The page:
The Jobs quadrant provides statistics on numbers of filled jobs derived separately from business and household sources, plus data on vacant jobs to provide a total number of jobs in the economy.
The Persons quadrant includes statistics on numbers of employed persons, together with data on numbers of unemployed and underemployed persons.
The Labour Volume quadrant provides statistics on hours paid for (derived from business data) and hours worked (from household sources), plus data on additional hours of work sought by unemployed and underemployed persons.
The Labour Payments quadrant provides statistics on labour income and employment costs.
The Labour Account is able to combine data from the jobs, persons, volume and payments tables to calculate average hours worked, average remuneration (per person and per job), and average labour costs per job.
The scope of the Australian Labour Account is consistent with that of the national economy, as defined in the Australian System of National Accounts (ASNA), which follows the international standard set out in the United Nations System of National Accounts. The Labour Account includes all jobs created by enterprises engaged in the production of goods and services that fall within the scope of the National Accounts "production" boundary, operating within Australia's economic territory.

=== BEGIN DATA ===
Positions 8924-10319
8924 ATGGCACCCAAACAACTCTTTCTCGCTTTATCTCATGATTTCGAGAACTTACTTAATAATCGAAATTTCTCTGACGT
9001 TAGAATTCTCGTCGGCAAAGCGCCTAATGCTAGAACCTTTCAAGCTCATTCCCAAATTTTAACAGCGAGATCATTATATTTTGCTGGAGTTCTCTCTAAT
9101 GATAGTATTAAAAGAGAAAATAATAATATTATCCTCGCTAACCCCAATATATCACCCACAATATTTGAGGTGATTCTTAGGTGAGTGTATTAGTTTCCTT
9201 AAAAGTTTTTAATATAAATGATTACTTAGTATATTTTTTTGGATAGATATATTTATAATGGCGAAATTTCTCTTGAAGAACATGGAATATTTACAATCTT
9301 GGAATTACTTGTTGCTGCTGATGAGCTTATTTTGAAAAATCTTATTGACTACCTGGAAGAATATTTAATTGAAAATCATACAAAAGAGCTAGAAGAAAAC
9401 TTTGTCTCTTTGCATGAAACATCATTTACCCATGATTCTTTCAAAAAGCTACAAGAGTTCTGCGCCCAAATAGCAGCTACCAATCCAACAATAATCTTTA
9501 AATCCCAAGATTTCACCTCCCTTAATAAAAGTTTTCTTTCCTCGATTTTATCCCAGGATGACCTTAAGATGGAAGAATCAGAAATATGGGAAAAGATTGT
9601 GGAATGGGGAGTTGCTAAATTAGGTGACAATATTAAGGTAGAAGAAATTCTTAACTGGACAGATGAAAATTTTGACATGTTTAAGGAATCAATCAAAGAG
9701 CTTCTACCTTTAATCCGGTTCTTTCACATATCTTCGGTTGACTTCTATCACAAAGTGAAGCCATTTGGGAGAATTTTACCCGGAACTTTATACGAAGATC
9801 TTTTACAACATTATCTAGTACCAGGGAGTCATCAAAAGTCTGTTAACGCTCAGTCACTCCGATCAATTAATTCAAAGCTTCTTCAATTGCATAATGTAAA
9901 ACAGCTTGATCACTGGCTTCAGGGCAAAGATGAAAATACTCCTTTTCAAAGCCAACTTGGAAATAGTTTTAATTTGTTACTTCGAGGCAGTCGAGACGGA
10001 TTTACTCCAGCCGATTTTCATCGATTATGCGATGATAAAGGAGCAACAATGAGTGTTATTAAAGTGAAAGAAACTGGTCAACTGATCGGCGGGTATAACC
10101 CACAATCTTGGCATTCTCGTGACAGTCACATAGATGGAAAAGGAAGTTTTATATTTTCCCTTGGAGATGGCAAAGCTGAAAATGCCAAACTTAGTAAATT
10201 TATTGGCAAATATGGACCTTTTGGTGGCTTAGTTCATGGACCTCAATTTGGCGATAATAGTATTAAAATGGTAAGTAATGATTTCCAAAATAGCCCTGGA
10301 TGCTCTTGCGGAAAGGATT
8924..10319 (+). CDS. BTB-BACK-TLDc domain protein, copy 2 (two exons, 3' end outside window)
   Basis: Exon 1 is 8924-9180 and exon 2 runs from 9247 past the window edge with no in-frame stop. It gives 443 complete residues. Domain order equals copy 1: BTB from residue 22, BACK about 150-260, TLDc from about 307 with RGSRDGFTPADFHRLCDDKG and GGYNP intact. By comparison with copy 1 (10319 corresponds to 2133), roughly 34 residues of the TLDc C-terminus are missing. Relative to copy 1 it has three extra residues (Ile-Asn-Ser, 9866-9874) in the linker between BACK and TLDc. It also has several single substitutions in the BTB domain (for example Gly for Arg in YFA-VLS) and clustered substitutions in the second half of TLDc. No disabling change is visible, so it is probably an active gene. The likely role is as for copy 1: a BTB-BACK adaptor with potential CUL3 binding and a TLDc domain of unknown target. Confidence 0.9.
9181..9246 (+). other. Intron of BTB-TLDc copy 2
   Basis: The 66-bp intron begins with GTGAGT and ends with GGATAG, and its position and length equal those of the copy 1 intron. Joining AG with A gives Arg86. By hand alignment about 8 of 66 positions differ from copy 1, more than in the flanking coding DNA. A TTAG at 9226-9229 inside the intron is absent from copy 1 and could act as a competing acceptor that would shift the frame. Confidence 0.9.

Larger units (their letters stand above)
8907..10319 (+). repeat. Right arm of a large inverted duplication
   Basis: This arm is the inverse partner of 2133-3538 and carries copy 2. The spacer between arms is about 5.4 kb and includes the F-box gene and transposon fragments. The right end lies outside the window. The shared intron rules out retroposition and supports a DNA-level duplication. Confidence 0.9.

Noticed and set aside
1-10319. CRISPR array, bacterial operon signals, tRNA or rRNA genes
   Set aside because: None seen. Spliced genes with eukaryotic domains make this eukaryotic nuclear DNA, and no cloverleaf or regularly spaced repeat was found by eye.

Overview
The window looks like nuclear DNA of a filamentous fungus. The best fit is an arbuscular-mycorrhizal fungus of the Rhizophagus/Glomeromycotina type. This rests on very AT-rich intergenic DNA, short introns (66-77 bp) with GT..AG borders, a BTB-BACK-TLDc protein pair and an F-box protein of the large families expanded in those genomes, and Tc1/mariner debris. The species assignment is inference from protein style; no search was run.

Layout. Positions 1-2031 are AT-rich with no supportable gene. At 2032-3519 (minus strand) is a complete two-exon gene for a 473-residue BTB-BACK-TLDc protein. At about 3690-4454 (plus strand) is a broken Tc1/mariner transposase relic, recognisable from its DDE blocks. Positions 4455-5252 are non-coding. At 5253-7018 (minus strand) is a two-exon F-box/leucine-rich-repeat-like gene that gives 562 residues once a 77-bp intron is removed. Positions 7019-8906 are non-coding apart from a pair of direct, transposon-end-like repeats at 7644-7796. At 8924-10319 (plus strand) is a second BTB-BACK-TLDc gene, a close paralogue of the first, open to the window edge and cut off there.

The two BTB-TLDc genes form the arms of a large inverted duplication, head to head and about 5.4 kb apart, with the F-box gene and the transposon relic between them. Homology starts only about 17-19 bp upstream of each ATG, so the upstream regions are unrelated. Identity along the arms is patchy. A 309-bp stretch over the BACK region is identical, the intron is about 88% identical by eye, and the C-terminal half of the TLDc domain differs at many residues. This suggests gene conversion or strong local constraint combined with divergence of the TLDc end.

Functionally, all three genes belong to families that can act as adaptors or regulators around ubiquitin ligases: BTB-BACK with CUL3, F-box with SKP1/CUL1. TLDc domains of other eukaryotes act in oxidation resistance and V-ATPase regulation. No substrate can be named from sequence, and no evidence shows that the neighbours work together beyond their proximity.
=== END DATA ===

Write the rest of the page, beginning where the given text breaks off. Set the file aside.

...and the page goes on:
Labour Account employed persons are defined as all people who hold one or more of those jobs. Hours worked and paid for relate to productive activity in those jobs. Labour income relates to earnings derived from employment in those jobs and includes both Compensation of Employees, as defined in the ASNA, plus an estimate of the labour related component of Gross Mixed Income. Labour costs relate to net employment related expenditure by businesses incorporating both labour remuneration, employment related intermediate consumption, and employment related net taxes.
The data sources used to compile Labour Account statistics do not always align completely with the ASNA. The household Labour Force Survey, for example, excludes permanent defence force personnel, short-term working visa holders and children under 15 from its count of employed persons, all of whom fall within the scope of the Labour Account and ASNA concept of employed persons. The Labour Account tables include "adjustments" to bridge the conceptual and scope gaps between the ASNA standard and the principal data sources. For example data obtained from the Commonwealth Government are used to "add in" defence force personnel. Commonwealth data on short term visa arrivals and departures are used to estimate the stock of potential employed persons in this category. Labour force participation and employment rates for resident cohorts with similar characteristics are used to estimate numbers of working short-term visitors. These adjustment methodologies are fully documented in the "Australian Labour Account: Concepts, Sources and Methods".
Finally, the Labour Account includes balanced estimates of filled jobs, employed persons, hours worked and hours paid for that adjust for the remaining sampling and non-sampling error. These adjustments are based on analysis of data for each industry, making use of employment related statistics on production, taxes, wages and salaries to assess the relative plausibility of competing estimates.